Google searches now reveal PGP keys says Sophos engineer

According to David Schwartzberg, senior security engineer with Sophos, even the best cryptographic algorithms are useless when the secret guarding the secret is commonly available.

"Seriously. Drop the ego for a moment and think about the potential flaws in your own best practices. Before going live, did you get the software manufacturer or a security consultant involved to point out any potential pitfalls", he says in his latest security posting.

"For example, where are your keys stored? Wait, let's back up for a second. Did you implement symmetric or asymmetric cryptography?," he adds.

And if symmetric, Schwartzberg asks how are the data encryption keys protected from unauthorised distribution and copying?

If they are asymmetric, how is the master key protected from unauthorised access and distribution? How many people have access to the recovery password and how many pieces is it in?

"Hopefully you feel confident with your responses, but that's not all it takes to keep secrets safe. It's a good start", he notes.

And now it gets interesting, as the Sophos engineer notes Google's mission statement, which he claims is "to organise the world's information and make it universally accessible and useful.”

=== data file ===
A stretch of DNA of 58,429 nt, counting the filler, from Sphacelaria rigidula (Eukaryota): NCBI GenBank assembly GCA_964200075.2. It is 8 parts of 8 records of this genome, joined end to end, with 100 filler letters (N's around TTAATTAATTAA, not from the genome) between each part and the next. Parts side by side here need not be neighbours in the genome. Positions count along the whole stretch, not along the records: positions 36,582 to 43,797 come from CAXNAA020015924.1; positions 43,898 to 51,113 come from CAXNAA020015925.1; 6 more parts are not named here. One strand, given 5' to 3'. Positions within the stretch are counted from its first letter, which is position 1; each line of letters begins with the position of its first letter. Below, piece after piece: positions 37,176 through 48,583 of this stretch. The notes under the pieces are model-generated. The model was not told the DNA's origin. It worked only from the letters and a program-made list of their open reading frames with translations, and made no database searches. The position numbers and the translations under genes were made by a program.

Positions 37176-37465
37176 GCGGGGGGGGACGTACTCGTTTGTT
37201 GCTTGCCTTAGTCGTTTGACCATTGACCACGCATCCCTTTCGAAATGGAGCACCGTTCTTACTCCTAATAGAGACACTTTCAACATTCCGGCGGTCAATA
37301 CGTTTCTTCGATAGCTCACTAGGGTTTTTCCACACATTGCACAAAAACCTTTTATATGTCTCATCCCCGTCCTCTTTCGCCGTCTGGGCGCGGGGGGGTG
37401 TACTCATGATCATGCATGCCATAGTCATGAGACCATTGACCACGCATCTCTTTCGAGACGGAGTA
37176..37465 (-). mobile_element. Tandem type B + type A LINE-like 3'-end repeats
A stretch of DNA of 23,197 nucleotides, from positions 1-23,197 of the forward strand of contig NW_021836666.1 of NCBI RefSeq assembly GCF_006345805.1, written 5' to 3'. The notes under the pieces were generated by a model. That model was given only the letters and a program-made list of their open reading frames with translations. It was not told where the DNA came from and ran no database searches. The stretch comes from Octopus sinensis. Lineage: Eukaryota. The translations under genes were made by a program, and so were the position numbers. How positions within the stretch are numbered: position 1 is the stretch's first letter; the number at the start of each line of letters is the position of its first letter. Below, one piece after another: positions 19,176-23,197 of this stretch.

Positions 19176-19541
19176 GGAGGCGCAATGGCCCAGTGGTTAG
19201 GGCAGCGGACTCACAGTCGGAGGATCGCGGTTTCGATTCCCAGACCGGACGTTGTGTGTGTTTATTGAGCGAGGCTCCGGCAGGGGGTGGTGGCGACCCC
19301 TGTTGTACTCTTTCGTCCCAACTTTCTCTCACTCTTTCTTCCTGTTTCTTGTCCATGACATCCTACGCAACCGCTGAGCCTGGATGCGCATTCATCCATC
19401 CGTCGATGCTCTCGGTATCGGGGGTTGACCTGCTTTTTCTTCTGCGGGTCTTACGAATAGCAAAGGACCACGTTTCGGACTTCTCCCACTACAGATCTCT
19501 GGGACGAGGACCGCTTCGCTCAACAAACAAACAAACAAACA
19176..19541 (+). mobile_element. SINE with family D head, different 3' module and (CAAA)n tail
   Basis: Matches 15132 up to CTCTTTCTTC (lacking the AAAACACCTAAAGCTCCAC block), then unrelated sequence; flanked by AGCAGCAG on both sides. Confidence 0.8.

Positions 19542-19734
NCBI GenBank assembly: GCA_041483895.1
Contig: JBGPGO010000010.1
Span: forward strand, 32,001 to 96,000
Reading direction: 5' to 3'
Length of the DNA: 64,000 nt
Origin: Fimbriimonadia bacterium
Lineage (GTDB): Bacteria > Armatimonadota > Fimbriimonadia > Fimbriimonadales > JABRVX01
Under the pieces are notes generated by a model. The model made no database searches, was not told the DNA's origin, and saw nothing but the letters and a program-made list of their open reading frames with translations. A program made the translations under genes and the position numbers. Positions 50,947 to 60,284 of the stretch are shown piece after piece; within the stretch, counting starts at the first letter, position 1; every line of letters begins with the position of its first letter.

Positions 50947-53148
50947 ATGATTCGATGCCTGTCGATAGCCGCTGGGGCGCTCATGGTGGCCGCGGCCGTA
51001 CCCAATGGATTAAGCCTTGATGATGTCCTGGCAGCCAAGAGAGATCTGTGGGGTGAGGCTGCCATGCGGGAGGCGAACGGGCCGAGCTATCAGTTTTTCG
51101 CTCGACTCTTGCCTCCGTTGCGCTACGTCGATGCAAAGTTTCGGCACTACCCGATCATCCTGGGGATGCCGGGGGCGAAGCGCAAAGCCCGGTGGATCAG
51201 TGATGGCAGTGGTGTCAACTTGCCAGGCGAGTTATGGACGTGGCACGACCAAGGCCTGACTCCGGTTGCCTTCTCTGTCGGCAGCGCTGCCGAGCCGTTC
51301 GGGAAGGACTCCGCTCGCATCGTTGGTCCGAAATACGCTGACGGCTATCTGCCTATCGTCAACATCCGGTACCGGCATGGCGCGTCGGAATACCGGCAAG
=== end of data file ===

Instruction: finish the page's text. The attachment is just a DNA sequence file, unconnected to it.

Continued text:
Yes, he says, they are doing an amazing job.

"For instance, I was generating some PGP keys at this website I found called iGolder", he adds.

iGolder, he asserts, puts up a page to communicate securely with the site, a site member or your friend. All using PGP keys.

"Out of curiosity, I decided to execute a Google web search on "BEGIN PGP PRIVATE KEY BLOCK" which finished with about 29,500 results", he says, adding that, on the first page of results, six out of ten results pointed to a rendered webpage or an ASCII Armor (.asc) file (5 results) with the private key block exposed.

He goes on to say in his latest security posting, he didn't want to assume that 50% of the 29,500 results pointed to ASC files.

Refining the Google search to "BEGIN PGP PRIVATE KEY BLOCK filetype:asc", meanwhile, resulted in 21,300 results.

The problem here, says Schwartzberg, is how many entities implemented PGP and left their private key block to be readable on their public web site?"

The Sophos senior engineer reports that - from a percentages standpoint, slightly more than one half of one per cent (122) of all the ASC keys indexed by Google are private keys, although, he observes, from a data protection standpoint, that's still 122 too many.

Those 122 entities, he explained, went through the process of implementing PGP as their form of encryption to protect their secrets, but the secret to their secrets is public.

"Any of them having a data breach will feel 100% exposed, and ramifications will quickly follow", he says.

The bottom line? Schwarzenberg advises IT professionals to review their organisation's practices for securing data, even if already implemented.

Dropping the ego and not resting on laurels, he says, is always a good first start.

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